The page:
I am a little angry about the current opioid epidemic or crisis. Why should I be angry about that? There are people in trouble and they need help, right? A week hasn’t gone by in the past six months or so that I have not seen at least one sympathetic feature about the opioid epidemic and its poor, needy “victims.” Somehow, opioid addicts rarely seem to get arrested or even detained. And their addiction is not the addicts’ faults. It is those over-prescribing doctors and Big Pharma who are to blame.
My anger stems from the fact that when there was a crack cocaine epidemic and crisis back in the 1980s and ‘90s, a war was declared on those who fell under crack’s sway. That crisis and its victims were met with an entirely different attitude than today’s opioid crisis and addicts. Users were arrested by the thousands. Little or no counseling or other kinds of assistance were offered. No sympathy for them! Crack cocaine addicts were portrayed, not as unfortunate victims, but as depraved, lawbreaking evildoers. Yet powder cocaine users were not portrayed in the same way, and if they were arrested and tried at all, their sentences were much lighter.
What is the difference between opioid, powder cocaine, and crack addicts? To my way of thinking, not much, except that the majority of opioid addicts today are, and the majority of powder cocaine users in the 1980s and ‘90s were white, while during that same period, crack was primarily used by African-Americans and it ravaged the inner-city communities in which they lived. However, it seems those communities and the people in them – addicts or not – were expendable.
For it wasn’t only the addicts who were hurt by crack cocaine. As today, the addicts’ families and friends, and the very neighborhoods in which they lived also suffered. Now that the majority of opioid addicts are white and white families and neighborhoods are being adversely affected, it’s a crisis and they – all of them – must be helped. The proof is that included in the president’s budget proposal today is a large chunk of money earmarked to alleviate opioid addiction.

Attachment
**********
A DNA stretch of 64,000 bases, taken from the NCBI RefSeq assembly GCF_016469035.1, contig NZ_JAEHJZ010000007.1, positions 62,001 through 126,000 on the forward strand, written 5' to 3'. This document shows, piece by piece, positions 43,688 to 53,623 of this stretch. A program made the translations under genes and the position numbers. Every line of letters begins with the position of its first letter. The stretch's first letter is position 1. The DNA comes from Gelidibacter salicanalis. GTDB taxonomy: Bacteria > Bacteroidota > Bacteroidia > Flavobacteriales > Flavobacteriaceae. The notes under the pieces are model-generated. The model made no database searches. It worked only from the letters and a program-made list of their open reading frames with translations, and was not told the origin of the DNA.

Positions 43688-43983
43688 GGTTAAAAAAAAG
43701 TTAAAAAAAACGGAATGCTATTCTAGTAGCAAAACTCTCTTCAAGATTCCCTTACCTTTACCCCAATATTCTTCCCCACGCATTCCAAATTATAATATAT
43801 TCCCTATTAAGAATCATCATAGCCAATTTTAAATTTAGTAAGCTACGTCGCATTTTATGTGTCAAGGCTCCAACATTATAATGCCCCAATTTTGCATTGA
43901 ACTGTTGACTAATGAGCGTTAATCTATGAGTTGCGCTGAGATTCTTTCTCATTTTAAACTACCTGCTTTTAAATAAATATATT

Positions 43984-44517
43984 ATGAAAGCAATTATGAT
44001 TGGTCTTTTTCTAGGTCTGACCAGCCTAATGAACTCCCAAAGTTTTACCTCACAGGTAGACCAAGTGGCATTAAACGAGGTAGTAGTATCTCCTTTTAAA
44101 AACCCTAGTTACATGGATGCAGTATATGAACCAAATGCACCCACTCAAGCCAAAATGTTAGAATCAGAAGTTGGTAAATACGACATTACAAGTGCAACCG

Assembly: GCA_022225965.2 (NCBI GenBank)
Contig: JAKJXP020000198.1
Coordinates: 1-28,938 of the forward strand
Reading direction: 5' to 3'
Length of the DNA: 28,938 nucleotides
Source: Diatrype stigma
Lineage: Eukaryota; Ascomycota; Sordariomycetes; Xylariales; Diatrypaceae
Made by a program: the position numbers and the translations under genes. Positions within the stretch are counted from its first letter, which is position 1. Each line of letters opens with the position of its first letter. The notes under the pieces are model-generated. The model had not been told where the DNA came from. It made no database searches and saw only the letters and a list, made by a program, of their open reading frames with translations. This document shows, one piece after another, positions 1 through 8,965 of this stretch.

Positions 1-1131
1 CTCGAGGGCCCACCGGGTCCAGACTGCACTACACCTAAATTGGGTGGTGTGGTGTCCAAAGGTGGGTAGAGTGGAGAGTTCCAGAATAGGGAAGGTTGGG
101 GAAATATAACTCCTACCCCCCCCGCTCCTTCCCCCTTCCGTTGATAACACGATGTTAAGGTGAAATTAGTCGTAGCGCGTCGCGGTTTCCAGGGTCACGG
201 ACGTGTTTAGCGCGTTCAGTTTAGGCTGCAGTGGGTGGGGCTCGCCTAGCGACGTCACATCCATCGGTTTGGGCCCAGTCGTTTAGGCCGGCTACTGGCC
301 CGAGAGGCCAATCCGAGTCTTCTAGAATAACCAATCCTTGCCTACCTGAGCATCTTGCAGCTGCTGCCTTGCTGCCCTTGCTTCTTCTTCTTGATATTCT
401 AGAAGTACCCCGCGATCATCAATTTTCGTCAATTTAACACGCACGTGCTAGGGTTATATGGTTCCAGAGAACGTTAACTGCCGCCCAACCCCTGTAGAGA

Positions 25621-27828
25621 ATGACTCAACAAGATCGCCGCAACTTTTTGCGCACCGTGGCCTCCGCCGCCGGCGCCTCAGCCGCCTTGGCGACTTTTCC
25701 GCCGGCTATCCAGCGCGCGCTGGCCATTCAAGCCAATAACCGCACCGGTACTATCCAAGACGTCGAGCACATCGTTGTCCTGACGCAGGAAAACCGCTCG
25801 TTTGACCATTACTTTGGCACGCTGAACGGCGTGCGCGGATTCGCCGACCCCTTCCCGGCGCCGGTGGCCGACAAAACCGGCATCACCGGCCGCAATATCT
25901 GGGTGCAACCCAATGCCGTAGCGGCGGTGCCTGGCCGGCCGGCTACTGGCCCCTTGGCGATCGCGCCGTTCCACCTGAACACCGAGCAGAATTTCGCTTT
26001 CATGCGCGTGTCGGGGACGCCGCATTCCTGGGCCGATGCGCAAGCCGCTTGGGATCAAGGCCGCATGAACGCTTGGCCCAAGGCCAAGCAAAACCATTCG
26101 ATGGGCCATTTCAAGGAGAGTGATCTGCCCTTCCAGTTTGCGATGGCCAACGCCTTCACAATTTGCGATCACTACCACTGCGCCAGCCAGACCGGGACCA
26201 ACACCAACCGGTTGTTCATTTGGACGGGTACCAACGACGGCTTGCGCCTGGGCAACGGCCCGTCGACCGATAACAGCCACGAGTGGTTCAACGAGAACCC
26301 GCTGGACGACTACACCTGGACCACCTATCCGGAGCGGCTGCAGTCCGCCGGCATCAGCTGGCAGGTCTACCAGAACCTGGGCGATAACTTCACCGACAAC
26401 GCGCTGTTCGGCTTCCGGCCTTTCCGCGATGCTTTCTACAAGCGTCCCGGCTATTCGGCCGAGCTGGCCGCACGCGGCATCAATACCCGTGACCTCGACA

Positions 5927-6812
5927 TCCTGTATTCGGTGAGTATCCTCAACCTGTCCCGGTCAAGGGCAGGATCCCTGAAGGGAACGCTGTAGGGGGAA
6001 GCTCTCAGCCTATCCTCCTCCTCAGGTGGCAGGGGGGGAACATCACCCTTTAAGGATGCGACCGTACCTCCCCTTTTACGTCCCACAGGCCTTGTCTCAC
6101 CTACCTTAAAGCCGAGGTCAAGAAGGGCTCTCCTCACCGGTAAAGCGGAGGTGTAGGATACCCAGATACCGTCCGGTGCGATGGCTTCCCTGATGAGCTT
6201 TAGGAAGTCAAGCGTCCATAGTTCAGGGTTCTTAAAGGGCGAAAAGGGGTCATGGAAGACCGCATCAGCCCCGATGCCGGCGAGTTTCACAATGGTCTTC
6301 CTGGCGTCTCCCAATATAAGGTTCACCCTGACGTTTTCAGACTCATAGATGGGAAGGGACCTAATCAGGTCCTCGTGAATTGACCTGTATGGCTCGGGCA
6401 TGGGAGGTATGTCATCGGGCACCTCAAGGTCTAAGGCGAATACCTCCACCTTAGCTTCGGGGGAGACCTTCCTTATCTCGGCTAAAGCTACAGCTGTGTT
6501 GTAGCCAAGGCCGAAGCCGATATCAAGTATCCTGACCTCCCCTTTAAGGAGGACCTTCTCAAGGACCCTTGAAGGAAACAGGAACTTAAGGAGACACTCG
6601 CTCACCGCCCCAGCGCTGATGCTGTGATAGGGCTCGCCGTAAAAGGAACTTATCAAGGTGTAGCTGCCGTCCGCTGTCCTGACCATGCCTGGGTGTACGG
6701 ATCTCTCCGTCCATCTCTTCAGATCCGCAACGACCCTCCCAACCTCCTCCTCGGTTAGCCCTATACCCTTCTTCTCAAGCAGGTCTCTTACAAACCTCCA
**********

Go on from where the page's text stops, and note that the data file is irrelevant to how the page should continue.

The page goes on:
I don’t really begrudge these opioid addicts the help they need. It’s just that it is unfair that addicts of color got NO help when they were in distress. I do not even know whether the crack epidemic is over yet. The “war on drugs” in African-American communities certainly doesn’t seem to be. It may just be that the news media lost interest in crack and the people addicted to it. I hope I don’t sound paranoid. It’s just how this opioid crisis looks through my eyes. . .
One Reply to “Opioids vs. Crack: Good vs. Bad Addicts?”
I have made the same observation about this opioid epidemic verses the crack epidemic. I heard on NPR that there were far less African American opioid addicts than white opioid addicts. Opioid addiction is not as big a problem in the black community. One reason may be that the African American population has less health insurance. Another may be that Doctors are careful about how much pain medication they prescribe to African Americans because they don’t trust them with drugs (bad addicts) so they don’t write refills on the OxyContin scripts. Ironic, huh?